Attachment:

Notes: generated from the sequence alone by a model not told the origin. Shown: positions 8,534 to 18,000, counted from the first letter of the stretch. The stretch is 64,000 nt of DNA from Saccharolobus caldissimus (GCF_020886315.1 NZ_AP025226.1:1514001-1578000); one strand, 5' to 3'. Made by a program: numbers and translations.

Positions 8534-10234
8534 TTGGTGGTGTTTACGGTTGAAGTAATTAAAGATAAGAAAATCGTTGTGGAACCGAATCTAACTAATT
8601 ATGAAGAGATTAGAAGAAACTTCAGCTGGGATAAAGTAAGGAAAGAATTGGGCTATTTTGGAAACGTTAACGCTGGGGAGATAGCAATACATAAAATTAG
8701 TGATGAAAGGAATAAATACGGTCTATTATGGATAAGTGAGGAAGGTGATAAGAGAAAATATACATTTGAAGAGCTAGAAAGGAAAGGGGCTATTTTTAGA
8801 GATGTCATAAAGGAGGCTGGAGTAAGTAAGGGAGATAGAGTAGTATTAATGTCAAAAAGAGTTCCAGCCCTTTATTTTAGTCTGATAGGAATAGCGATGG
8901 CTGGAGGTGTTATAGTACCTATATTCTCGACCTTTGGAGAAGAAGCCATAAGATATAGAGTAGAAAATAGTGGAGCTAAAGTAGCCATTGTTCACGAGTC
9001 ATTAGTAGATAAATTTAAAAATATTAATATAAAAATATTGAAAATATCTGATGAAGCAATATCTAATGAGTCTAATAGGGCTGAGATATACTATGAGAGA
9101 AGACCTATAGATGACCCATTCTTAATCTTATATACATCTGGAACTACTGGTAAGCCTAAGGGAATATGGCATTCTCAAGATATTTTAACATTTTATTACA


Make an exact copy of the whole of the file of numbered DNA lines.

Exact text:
Notes: generated from the sequence alone by a model not told the origin. Shown: positions 8,534 to 18,000, counted from the first letter of the stretch. The stretch is 64,000 nt of DNA from Saccharolobus caldissimus (GCF_020886315.1 NZ_AP025226.1:1514001-1578000); one strand, 5' to 3'. Made by a program: numbers and translations.

Positions 8534-10234
8534 TTGGTGGTGTTTACGGTTGAAGTAATTAAAGATAAGAAAATCGTTGTGGAACCGAATCTAACTAATT
8601 ATGAAGAGATTAGAAGAAACTTCAGCTGGGATAAAGTAAGGAAAGAATTGGGCTATTTTGGAAACGTTAACGCTGGGGAGATAGCAATACATAAAATTAG
8701 TGATGAAAGGAATAAATACGGTCTATTATGGATAAGTGAGGAAGGTGATAAGAGAAAATATACATTTGAAGAGCTAGAAAGGAAAGGGGCTATTTTTAGA
8801 GATGTCATAAAGGAGGCTGGAGTAAGTAAGGGAGATAGAGTAGTATTAATGTCAAAAAGAGTTCCAGCCCTTTATTTTAGTCTGATAGGAATAGCGATGG
8901 CTGGAGGTGTTATAGTACCTATATTCTCGACCTTTGGAGAAGAAGCCATAAGATATAGAGTAGAAAATAGTGGAGCTAAAGTAGCCATTGTTCACGAGTC
9001 ATTAGTAGATAAATTTAAAAATATTAATATAAAAATATTGAAAATATCTGATGAAGCAATATCTAATGAGTCTAATAGGGCTGAGATATACTATGAGAGA
9101 AGACCTATAGATGACCCATTCTTAATCTTATATACATCTGGAACTACTGGTAAGCCTAAGGGAATATGGCATTCTCAAGATATTTTAACATTTTATTACA